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Robert KAHN (1865-1951)
Piano Trio No. 1 op. 19 in E major (1893) [31:01]
Piano Trio No. 2 op. 33 in E flat major (1900) [26:40]
Piano Trio No. 3 op. 35 in C minor (1902) [22:17]
Piano Trio No. 4 op. 72 in E minor (1914) [32:50]
Hyperion Trio (Hagen Schwarzrock (piano); Oliver Kipp (violin); Katharina Troe (cello))
rec. 24-26 October 2011 (CD 1); 22-24 May 2012 (CD 2) Siemensvilla Berlin
CPO 777 791-2 [57:41 + 55:07]

As you get older you inevitably become acquainted with more and more music and composers. Thanks to the vision of the plethora of CD producers out there virtually every month’s new releases delights with new names from whichever musical era for which you have a particular penchant.
 
To this end, the excellent German CPO label is among the forerunners in seeking out interesting ‘new’ music from less-familiar composers right across the stylistic spectrum. One of their most recent ‘discoveries’ is fellow-countryman, Robert Kahn – certainly a prolific composer, though one whose name remains largely unknown.
 
Kahn was born in Mannheim, the third of eight children in a family that was both artistically cultured, affluent and socially prominent. He learnt to play the piano at the age of eleven or twelve, as well as having some violin lessons for a few years. Later, while studying in Berlin and Munich, his composition teachers included Friedrich Kiel, Woldemar Bargiel and Joseph Rheinberger – all somewhat peripheral composers nowadays. Still, they're probably better known than Kahn himself. It was the lessons he had from no less a personage than Brahms – who became a friend – that made the greatest impression on the young Kahn, rather than those he received at any conservatory. Indeed Brahms, and by association, Mendelssohn and Schumann, had the greatest effect on Kahn’s musical output and style.
 
In his time Kahn was a popular composer in Germany, but, with the advent of the Nazi regime, due to his Jewish origins, his music immediately dropped from favour. In December 1938 he wrote to his pupil and friend, pianist Wilhelm Kempff: ‘Everyone familiar with the current situation has advised us unanimously, and with some urgency, to emigrate!’ The following month he and his wife left Germany for England, and settled in the village of Biddenden, where he remained until his death in 1951. In the original German sleeve-note by Jakob Hauschildt, Biddenden is referred to incorrectly as being ‘im Südwesten Englands’, whereas J Bradford Robinson’s English translation corrects this to ‘southeast England’ – in fact not far from today’s entrance to the Channel Tunnel, in the Weald of Kent.
 
This 2-CD set features the composer’s four piano trios, recorded here in chronological order, the first appearing in 1893, the second 1900, the third 1902, and the fourth 1914, though not published until 1922. This puts each trio roughly contemporary with: Dvořák’s New World Symphony – Puccini’s Tosca – Debussy’s Pelléas et Mélisande – and Ravel’s Piano Trio, respectively.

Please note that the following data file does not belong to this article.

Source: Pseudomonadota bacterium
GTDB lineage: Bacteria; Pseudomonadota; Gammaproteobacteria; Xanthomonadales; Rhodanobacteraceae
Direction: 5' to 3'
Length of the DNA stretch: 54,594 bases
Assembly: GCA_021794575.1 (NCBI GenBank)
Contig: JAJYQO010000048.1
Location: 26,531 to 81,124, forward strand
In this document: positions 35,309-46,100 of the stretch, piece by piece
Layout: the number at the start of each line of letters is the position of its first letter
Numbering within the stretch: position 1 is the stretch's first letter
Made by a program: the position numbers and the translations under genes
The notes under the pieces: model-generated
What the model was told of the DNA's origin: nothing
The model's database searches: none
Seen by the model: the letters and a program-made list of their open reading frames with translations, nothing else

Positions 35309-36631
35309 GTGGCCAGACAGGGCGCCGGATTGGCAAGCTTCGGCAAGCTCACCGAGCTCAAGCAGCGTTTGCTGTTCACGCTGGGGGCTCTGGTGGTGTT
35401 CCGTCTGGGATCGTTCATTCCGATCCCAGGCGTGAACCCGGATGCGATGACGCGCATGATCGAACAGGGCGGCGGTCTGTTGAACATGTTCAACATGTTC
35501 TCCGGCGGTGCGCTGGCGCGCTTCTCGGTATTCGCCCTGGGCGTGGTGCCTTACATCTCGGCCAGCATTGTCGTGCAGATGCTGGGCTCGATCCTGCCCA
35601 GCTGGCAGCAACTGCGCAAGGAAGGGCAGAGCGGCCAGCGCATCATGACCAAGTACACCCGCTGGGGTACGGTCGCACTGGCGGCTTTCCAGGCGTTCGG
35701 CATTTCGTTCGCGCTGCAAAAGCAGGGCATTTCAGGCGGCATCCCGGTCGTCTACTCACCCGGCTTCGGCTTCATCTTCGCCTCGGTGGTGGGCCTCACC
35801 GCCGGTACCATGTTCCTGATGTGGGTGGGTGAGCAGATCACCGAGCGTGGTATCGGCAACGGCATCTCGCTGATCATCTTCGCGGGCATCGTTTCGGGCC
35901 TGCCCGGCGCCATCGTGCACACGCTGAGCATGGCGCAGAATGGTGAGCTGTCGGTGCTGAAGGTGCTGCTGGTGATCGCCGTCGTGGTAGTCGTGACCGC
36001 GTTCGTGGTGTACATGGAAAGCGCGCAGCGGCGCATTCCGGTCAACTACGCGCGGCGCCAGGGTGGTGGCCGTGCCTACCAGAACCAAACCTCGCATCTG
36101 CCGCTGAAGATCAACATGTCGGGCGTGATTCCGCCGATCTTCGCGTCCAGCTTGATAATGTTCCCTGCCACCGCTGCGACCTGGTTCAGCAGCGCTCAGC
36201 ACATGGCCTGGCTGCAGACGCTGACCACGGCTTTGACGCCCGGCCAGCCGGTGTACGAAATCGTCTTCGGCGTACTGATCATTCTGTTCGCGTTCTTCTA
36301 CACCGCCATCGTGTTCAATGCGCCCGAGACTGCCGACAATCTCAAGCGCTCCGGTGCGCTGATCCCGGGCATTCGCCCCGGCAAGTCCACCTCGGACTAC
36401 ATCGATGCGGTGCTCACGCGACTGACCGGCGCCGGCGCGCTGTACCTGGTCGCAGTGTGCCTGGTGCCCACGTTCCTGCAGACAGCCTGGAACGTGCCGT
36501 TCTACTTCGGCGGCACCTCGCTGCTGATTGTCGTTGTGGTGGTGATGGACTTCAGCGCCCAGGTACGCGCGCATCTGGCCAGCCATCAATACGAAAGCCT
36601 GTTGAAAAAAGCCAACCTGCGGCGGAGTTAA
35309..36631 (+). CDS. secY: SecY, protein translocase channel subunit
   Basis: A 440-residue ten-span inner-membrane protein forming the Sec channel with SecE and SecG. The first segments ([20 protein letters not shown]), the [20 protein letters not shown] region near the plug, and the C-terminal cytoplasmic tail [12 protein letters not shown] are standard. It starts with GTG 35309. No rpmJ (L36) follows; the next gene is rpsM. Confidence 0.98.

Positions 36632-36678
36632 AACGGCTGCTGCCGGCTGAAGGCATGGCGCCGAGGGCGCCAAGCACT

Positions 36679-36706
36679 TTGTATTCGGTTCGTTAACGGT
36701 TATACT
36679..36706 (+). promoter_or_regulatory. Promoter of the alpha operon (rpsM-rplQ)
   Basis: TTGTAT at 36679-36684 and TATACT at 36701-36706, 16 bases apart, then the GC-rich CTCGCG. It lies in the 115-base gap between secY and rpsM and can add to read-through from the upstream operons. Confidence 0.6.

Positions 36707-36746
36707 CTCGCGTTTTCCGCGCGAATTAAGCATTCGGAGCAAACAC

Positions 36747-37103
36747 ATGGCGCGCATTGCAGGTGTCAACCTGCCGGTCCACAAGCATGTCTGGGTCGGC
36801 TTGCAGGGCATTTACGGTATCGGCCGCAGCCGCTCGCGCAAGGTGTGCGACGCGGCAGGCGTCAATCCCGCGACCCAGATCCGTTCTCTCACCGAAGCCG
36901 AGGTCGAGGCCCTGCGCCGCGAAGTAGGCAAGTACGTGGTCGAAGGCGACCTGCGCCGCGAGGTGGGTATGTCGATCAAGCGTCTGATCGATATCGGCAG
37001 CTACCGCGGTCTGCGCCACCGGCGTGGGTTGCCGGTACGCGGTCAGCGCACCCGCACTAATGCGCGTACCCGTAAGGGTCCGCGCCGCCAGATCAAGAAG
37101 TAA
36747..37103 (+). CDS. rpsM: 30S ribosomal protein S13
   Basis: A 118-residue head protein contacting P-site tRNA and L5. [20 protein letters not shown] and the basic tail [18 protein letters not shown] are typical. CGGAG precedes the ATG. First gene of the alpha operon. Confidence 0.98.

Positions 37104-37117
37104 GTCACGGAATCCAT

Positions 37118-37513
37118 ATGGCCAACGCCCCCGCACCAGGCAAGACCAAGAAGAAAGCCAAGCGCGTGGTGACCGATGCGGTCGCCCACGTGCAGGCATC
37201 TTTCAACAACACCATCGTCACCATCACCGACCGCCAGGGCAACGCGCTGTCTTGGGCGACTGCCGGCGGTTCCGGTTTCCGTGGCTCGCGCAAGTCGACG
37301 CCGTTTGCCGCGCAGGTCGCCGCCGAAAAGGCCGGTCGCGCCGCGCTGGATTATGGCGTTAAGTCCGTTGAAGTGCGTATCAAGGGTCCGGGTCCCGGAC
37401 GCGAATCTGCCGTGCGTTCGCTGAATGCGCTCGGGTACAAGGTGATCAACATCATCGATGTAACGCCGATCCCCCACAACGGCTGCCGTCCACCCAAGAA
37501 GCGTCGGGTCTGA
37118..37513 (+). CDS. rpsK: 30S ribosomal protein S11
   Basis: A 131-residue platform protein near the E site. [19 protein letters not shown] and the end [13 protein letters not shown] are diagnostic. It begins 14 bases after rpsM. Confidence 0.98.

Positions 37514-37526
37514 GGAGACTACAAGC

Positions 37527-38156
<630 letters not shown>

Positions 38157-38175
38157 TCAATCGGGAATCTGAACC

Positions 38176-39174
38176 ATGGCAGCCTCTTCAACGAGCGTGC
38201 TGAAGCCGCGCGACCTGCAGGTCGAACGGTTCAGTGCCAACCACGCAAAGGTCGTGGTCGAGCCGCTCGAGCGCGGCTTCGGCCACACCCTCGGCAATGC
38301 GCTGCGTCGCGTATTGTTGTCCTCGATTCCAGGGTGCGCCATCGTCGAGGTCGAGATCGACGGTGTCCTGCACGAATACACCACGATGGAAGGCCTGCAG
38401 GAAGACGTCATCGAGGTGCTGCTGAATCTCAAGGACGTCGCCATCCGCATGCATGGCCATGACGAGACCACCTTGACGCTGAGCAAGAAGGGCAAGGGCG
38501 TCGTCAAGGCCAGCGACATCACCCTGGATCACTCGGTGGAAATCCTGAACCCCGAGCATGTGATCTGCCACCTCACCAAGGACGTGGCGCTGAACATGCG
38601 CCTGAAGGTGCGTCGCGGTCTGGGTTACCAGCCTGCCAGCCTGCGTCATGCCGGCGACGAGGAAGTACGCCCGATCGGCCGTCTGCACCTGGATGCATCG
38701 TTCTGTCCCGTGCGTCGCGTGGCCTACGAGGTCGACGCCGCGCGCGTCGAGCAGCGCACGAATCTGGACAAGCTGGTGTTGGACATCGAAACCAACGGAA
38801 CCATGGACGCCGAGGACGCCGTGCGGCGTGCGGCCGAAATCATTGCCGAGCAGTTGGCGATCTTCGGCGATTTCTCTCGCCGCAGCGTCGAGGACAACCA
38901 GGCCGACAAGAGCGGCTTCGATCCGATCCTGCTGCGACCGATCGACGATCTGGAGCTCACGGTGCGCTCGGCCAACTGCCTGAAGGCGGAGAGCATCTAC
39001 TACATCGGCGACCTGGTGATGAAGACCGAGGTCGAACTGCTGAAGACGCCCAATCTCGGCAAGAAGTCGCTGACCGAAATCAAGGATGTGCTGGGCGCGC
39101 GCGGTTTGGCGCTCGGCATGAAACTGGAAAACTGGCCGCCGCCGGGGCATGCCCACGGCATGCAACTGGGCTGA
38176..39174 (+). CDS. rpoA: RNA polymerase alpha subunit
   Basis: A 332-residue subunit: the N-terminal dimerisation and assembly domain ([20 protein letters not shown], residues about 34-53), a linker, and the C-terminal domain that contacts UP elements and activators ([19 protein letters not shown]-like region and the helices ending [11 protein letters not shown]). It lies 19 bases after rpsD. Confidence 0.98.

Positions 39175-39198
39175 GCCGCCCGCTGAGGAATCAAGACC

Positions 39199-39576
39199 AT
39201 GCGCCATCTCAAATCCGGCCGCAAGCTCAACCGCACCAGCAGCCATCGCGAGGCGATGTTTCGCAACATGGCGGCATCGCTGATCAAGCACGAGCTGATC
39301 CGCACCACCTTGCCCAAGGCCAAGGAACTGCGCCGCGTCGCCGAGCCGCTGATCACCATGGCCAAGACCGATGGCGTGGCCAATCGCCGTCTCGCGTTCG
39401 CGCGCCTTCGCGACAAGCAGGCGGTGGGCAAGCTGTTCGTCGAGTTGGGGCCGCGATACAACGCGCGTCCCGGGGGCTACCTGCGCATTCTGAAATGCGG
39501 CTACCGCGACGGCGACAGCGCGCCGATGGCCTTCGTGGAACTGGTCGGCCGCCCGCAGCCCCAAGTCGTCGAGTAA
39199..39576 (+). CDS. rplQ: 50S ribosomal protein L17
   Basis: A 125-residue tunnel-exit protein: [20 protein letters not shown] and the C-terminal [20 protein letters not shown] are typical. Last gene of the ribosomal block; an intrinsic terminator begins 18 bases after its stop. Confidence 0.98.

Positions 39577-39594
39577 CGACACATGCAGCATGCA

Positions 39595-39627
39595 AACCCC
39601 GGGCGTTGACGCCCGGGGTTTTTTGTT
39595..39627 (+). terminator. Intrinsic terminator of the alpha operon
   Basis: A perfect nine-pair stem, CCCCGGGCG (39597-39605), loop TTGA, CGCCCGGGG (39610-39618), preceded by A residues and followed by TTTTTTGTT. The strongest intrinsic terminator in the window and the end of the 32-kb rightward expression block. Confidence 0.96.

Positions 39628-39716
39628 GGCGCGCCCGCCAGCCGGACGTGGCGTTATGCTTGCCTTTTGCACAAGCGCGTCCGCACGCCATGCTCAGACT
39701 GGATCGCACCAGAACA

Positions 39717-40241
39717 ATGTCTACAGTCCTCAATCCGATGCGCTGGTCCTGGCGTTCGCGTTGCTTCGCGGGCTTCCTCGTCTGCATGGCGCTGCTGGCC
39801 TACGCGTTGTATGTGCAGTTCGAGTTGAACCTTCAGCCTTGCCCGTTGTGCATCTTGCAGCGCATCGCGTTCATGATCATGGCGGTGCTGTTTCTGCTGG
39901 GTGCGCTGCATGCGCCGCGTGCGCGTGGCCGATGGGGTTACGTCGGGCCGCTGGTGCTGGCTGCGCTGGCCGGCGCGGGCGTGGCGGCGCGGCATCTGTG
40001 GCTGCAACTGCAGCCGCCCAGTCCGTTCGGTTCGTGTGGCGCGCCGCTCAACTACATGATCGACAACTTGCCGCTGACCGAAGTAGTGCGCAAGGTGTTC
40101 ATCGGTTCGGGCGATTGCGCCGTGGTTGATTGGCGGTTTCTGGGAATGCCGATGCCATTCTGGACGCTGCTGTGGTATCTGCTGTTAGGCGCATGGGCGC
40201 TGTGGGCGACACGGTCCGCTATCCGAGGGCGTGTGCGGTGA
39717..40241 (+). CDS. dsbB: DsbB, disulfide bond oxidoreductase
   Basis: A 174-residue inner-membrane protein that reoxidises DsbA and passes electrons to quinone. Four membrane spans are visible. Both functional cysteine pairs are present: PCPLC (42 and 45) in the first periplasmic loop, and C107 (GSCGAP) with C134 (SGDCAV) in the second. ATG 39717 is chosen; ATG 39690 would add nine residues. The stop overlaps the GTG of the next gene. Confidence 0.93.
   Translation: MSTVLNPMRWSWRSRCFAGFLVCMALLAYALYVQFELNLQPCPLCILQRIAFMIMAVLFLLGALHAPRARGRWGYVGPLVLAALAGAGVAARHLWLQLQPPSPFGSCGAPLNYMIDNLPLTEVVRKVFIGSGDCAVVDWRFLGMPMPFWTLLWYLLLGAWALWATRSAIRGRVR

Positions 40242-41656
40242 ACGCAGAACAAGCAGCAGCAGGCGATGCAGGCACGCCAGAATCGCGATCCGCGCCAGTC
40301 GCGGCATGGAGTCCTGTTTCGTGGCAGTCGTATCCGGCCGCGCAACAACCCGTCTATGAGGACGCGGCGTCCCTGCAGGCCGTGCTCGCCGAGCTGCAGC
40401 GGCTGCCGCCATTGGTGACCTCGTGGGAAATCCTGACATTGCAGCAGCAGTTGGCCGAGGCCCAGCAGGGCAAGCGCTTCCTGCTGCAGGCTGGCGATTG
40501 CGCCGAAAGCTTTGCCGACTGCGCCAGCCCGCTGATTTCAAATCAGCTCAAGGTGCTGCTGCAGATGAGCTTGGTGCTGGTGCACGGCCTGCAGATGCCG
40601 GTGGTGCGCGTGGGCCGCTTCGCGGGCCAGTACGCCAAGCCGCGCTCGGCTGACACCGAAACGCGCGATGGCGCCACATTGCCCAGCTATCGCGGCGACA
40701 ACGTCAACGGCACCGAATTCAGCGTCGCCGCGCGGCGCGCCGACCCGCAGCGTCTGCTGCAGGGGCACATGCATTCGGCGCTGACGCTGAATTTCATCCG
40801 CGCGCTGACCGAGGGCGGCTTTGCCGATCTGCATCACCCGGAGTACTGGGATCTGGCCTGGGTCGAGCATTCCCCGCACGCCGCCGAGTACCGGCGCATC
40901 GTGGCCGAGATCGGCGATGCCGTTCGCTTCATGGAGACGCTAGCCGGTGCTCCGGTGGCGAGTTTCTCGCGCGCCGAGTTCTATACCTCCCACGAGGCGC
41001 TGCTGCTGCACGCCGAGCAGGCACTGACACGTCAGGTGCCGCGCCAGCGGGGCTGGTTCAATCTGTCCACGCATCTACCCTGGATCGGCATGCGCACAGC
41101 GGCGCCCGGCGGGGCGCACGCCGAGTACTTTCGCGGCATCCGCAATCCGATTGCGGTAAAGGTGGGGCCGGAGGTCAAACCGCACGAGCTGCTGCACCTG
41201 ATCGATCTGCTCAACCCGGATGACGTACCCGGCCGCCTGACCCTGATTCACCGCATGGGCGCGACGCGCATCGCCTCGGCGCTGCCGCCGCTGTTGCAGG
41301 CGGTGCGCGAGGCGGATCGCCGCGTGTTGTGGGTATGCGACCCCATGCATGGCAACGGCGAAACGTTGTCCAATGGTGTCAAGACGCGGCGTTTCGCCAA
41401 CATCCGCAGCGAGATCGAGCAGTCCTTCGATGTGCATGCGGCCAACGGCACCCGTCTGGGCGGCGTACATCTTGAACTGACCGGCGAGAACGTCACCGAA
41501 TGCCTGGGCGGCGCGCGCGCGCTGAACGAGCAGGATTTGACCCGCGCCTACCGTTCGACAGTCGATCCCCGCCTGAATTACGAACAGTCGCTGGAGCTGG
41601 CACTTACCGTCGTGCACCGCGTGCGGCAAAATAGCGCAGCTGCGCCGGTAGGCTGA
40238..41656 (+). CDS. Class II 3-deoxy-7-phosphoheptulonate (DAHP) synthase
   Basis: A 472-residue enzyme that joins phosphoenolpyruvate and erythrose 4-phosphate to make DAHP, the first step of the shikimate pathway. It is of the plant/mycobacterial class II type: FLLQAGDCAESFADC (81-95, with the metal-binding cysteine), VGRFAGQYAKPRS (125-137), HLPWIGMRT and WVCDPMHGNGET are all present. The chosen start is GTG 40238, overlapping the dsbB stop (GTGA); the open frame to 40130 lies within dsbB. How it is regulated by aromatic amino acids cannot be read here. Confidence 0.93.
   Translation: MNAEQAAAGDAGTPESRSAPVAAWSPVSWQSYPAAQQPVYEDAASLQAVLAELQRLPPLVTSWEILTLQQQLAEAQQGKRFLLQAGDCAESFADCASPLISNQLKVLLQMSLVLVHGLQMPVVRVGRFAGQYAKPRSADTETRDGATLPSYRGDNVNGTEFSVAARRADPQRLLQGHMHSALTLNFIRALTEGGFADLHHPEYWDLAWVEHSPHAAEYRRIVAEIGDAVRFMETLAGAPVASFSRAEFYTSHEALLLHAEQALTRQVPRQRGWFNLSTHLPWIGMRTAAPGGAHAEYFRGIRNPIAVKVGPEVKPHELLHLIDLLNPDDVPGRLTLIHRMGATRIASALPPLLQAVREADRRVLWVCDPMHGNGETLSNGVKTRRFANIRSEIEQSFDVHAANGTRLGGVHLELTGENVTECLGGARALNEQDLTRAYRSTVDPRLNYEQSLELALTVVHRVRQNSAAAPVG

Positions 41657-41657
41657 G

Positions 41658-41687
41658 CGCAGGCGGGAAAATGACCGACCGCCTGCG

First and foremost, the music recorded here is highly melodic, exceptionally well-crafted, both structurally and in the writing for each instrument. It offers sufficient musical contrast and interest to make listening to all four trios a real pleasure and a totally undemanding task.
 
Kahn tinkers slightly with the overall construction – the first two trios being in a conventional three-movement (fast-slow-fast) design, the third prefacing the outer two fast movements with a slower introduction, and the last gaining two extra movements. The difference in harmonic language between the New World and Ravel’s Piano Trio is immediately striking. However the same degree of progression is just nowhere evident from Kahn’s first to fourth trios, with which these works are contemporary.
 
Kahn is an anachronism, a well-intentioned and no doubt most-gifted composer, who just happened to be born about half-a-century too late. This has perhaps contributed to his, some might argue, unjust neglect. At worst this is entertaining Romantic salon music, though not without the academic rigours of some contrapuntal writing along the way. The Piano Trio No. 1, like the other three, lacks a proper scherzo, although there are ‘scherzo’ elements to be found in the other movements. The sleeve-note hints at a possible reason for sticking with three movements on the whole: ‘Perhaps the restriction to three movements is a deliberately [sic] throwback to the early years of the genre’. In passing, this unfortunately provides just one further example of CPO’s apparently less-than-perfect proof-reading, where English text is concerned.
 
The Piano Trio No.2 makes no significant advances on its predecessor, while No.3, as mentioned above, includes slower introductions (1:39 and 3:27 respectively) to the outer movements. The Piano Trio No.4 was announced by the composer as ‘a sort of serenade’. Again, while it doesn’t quite set the world alight in terms of its language or structure, it is arguably the most interesting work in the present selection. It's also the longest by almost two minutes.
 
The Hyperion Trio clearly has a real empathy for, and belief in this music. The rich tone produced by its two string members is finely complemented by singing ‘cantabile’ playing from the piano.
 
If CPO could only address the weakness of the English translation in the otherwise quite informative sleeve-notes, then this would provide the icing on what is already a decidedly highly-sweetened confection. If you think that just so much sugar is bad for you, then you should probably avoid the music of Robert Kahn. However, if you just want to overindulge occasionally, then there is hardly any better comfort-food to choose from. As such, this reasonably-priced 2-CD set is decidedly appealing. The choice, as with a healthy diet, is largely yours.

Philip R Buttall